U.S. Gross Domestic Product and Inflation: First Quarter 2024

The U.S. Gross Domestic Product grew by 1.3% in the first quarter of this year, according to an official report.

In such sense, three tenths less than in the preliminary estimate, and it has increased at an annualized rate of 4.3%, the Commerce Department reported Thursday.

The first of two adjustments the government makes to its GDP calculations shows that economic activity between January and March had a slowdown after the 3.4% increase in the last quarter of 2023.

The Bureau of Economic Analysis (BEA) data on the U.S. Gross Domestic Product corresponds to the consensus expectation among analysts, showing a solid economy with respect to the resenting global economy.

As an inference factor in U.S. Gross Domestic Product, it reveals that consumer spending, the main driver of U.S. economic growth, posted a 2% advance between January and March, following a 3.3% increase in the previous quarter, according to the same figures released Thursday.

“With the second estimate, downward revisions to consumer spending, private inventory investment, and federal government spending were offset, in part, by upward revisions to state and municipal government spending, nonresidential fixed investment, residential fixed investment, and exports,” BEA noted.


U.S. Gross Domestic Product

U.S. Inflation and Gross Domestic Product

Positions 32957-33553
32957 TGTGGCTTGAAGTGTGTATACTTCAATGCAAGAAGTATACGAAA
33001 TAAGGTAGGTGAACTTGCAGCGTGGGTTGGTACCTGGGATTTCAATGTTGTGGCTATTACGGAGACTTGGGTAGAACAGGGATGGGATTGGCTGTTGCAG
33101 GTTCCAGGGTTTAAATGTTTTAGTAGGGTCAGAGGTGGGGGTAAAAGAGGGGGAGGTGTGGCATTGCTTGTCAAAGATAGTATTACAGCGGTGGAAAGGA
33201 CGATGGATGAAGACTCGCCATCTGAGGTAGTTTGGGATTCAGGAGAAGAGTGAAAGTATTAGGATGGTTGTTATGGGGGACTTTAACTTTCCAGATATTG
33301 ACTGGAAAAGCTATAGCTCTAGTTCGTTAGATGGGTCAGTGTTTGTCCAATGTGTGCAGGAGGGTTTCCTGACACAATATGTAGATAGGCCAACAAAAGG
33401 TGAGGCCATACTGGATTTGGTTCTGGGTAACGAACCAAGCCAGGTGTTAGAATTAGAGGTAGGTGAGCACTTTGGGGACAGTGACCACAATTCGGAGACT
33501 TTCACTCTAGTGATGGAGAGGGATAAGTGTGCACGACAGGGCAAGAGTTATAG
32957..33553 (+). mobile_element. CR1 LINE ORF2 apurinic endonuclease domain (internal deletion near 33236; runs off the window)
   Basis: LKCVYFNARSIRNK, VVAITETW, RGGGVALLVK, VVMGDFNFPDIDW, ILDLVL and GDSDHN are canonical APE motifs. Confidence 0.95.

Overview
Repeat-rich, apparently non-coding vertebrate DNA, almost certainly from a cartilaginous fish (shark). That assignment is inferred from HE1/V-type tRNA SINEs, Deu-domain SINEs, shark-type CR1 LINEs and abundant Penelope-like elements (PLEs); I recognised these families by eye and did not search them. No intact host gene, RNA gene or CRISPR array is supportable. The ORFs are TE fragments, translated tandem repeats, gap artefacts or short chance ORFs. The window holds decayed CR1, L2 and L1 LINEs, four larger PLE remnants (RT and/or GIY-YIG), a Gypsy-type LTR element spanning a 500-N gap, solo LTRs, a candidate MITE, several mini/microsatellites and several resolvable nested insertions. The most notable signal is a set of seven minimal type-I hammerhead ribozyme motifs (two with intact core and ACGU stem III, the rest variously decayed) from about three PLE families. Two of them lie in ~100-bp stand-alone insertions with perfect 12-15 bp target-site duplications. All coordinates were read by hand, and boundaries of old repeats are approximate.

The Federal Reserve on Wednesday noted that the overall outlook for the nation’s economic activity has turned “somewhat more pessimistic” amid reports of “growing uncertainty and greater downside risks.”

Interest rates, which mark the price of borrowing money, remain as of July 2023 in a range of 5.25% to 5.5%, their highest level since 2001.

On the other hand, in other figures, the US Gross Domestic Product was stable, while the inflation rate fell by one tenth of a percentage point in April, to 3.4%, after two months of consecutive increases, still far from the 2% target.

Meanwhile, core inflation, the key data analyzed by the Fed in its decision-making, fell two tenths year-on-year, to 3.6%, and in monthly terms grew by three tenths.

Weaker-than-expected growth with high inflation may complicate the course of US monetary policy.

U.S. Gross Domestic Product plus inflation figures are closely watched in an election year.

Economic performance is key for President Joe Biden’s administration, which is trailing Republican Donald Trump in key states, according to polls.

U.S. Gross Domestic Product

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